The Portland Trail Blazers reached the high point of their season, both in winning percentage and morale, as they defeated the Minnesota Timberwolves on Thursday night by a score of 108-99. Behind 34 points from Karl-Anthony Towns, Minnesota made a run at it, going up by double-digits for significant stretches of the first three quarters. Tough Portland defense, sparkling bench play, and a smattering of three-pointers put the Blazers ahead in the fourth and there they stayed, earning their fifth win in a row and a stronger claim to decent playoff positioning come April.
The Blazers started the game focused like a Glamor Shot, shooting 25% for the period while giving up buckets at the rim like crazy. Portland tried to work the ball inside but Jusuf Nurkic couldn’t get clear and nobody else could get close to the cup consistently. The Timberwolves didn’t find shots for Towns, which kept Portland’s deficit to 5 instead of, say...30. Minnesota led 24-19 after one.
The ‘Wolves rectified their first-quarter oversight in the second period, as Towns scored 19 points on 6-9 shooting. A heroic effort from Ed Davis down low, plus a late-quarter run spurred by Lillard and CJ McCollum, brought the Blazers even in the period despite the deluge from KAT. Portland trailed 49-44 at the half. Lillard walked into the locker room shooting 2-12. Portland was 0-12 from the arc. Things looked grim.
The third quarter started with a mini-barrage from Nurkic, his best stretch of the evening. Then McCollum hit a three-pointer to bring life to the arena. Towns continued to dominate mid-period, though, and Portland’s rally proved short-lived. But once again Lillard keyed an end-of-quarter run, bringing the Blazers within 78-75 as the period closed.
Though the first three quarters were two-dimensional for the Blazers, the fourth came in full 3D. Portland popped six triples in the period, accounting for 2⁄3 of their long-distance strikes for the entire night. Hitting long balls opened up the mid-range for Lillard and his understudy Shabazz Napier. They kept Portland’s offense chugging.
The defense proved even more impressive. Davis earned fourth-quarter minutes over Nurkic, keeping both the lane and the glass in Portland’s favor. Portland’s perimeter defenders closed out on their counterparts like kids running for the ice cream truck. The Blazers forced turnovers and misses as the ‘Wolves devolved into one-on-one basketball. Towns never caught fire again. With Jimmy Butler in street clothes, Andrew Wiggins and Jamal Crawford couldn’t score enough to make up the difference. As the quarter lengthened, so did the distance between the Blazers and their pursuers. Lillard buckets that once kept Portland afloat now stretched out the lead and brought the crowd to their feet. By the end of the game Timberwolves Coach Tom Thibodeau was cursing Portland’s defense the way the Grinch curses Christmas. Indeed, the hearts of the Blazers and their fans grew three sizes this day as Portland notched a critical victory over a playoff seeding rival.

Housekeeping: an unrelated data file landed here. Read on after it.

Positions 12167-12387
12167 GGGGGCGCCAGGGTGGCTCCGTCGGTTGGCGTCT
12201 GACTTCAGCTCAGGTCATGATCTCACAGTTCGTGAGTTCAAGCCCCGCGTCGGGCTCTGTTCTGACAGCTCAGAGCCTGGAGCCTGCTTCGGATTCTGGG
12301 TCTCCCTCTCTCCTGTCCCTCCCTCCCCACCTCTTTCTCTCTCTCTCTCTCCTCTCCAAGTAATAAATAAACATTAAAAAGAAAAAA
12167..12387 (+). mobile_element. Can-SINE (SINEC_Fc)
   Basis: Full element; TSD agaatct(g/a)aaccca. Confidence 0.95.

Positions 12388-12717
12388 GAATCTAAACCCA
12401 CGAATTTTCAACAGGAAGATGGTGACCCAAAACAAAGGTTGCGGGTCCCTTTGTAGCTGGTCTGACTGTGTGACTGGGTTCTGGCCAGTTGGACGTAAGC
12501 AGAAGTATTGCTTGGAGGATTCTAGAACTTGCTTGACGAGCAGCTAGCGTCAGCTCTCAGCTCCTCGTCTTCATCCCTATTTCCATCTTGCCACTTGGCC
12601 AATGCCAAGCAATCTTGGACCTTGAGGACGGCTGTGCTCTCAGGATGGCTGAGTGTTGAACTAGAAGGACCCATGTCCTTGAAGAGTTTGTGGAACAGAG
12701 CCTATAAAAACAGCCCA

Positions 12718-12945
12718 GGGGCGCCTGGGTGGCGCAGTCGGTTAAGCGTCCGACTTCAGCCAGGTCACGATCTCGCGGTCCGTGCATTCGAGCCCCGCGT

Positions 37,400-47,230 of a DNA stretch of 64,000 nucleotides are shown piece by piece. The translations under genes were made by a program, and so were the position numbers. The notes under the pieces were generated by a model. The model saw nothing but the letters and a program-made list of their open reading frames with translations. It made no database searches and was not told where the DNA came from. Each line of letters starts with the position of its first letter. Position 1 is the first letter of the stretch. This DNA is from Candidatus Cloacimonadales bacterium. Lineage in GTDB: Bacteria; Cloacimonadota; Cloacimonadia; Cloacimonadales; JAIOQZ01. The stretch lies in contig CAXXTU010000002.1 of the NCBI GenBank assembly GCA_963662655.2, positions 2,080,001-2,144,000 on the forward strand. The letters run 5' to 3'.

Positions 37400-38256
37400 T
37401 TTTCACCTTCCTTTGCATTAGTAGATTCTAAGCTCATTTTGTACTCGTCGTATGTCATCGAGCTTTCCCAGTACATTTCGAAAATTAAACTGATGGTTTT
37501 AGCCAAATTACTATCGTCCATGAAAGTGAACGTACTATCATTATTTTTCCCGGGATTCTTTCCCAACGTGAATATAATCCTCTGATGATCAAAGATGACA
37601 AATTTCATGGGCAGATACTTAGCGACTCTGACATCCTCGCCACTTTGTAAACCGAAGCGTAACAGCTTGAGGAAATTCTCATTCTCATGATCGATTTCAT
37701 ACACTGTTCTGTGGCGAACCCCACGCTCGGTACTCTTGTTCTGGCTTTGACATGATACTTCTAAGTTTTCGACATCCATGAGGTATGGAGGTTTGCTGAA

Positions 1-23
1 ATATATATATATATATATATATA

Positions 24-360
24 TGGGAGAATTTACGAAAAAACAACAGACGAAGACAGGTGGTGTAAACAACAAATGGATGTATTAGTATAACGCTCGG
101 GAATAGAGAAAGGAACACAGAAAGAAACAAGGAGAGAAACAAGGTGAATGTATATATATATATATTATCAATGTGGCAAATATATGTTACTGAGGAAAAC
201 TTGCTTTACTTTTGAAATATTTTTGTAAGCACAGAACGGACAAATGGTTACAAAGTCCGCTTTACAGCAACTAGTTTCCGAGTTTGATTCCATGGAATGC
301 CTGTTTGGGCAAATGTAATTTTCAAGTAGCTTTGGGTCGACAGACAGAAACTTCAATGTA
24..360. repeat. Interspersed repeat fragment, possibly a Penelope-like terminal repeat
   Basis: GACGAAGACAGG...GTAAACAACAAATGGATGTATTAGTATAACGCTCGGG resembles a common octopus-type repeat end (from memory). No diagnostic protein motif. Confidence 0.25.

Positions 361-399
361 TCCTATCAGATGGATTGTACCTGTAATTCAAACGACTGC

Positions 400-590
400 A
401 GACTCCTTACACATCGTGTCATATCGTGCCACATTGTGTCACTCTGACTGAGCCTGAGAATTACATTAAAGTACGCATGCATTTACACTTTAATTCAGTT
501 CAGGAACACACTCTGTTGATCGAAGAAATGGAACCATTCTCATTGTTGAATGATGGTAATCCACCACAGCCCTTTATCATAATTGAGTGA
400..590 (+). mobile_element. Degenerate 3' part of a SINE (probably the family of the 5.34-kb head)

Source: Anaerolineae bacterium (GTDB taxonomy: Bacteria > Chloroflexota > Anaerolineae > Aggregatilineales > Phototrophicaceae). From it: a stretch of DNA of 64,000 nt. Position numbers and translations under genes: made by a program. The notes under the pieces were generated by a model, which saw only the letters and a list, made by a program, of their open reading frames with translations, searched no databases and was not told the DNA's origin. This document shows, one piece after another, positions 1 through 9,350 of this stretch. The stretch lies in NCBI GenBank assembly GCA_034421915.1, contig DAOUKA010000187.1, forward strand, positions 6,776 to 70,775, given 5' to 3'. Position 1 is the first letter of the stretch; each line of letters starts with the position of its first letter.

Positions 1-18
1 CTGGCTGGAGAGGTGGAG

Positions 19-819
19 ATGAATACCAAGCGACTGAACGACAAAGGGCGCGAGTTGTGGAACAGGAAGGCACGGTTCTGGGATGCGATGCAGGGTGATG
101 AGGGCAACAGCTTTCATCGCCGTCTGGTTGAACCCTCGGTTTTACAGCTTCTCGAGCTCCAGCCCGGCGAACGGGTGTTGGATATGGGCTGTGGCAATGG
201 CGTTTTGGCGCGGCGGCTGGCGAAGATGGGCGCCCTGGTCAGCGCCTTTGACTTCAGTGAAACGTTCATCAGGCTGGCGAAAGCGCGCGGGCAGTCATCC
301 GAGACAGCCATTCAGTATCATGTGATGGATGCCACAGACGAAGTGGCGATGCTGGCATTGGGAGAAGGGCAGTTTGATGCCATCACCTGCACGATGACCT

Portland’s 108 points were impressive, especially considering the abominable first quarter. Ditto Lillard’s game-high 35 points given his terrible start. We’ve seen both of those before. Portland’s suffocating defense, kept up through the entire, game-deciding fourth period regardless of substitutions, was revelatory and impressive. Davis was a stalwart, but Lillard, Napier, McCollum, and Al-Farouq Aminu got laser-tight as well. Minnesota started the fourth period with 78 points and ended the game with only 99. When they needed it most, the Blazers’ defense came up huge.
Lillard, McCollum, and Napier accounted for all but one of Portland’s buckets in that fourth quarter, every one of them from 16 feet and out. Towns and the ‘Wolves did a masterful job taking away the lane. The Blazers got zero buckets in the paint (though they did earn free throws off of drives). Fielding three guards to whom open jumpers look like layups has advantages. This became clear in crunch time. Without Butler, fielding a mess of bigger and slower defenders, the Timberwolves just couldn’t keep up with Portland’s passing or screens.
The Blazers also forced 15 turnovers and scored 15 fast break points. Sometimes speed matters.
Lillard put the dagger in, but tonight’s game ball should be split between Davis and Napier, both of whom came through with consistent, timely offerings off the bench. Without the reserves, late-game heroics from Lillard and McCollum would have amounted to desperation rather than a victory lap.
This victory ties the season series between Portland and Minnesota at 2-2. The two teams are now virtually tied in a five-way traffic jam for seeds 3-7 in the West as well. The Blazers, San Antonio Spurs, and New Orleans Pelicans have 26 losses. The Timberwolves and Oklahoma City Thunder now sport 27. Buckle up.
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The Blazers face the Oklahoma City Thunder on Saturday night at 7:00 PM, Pacific.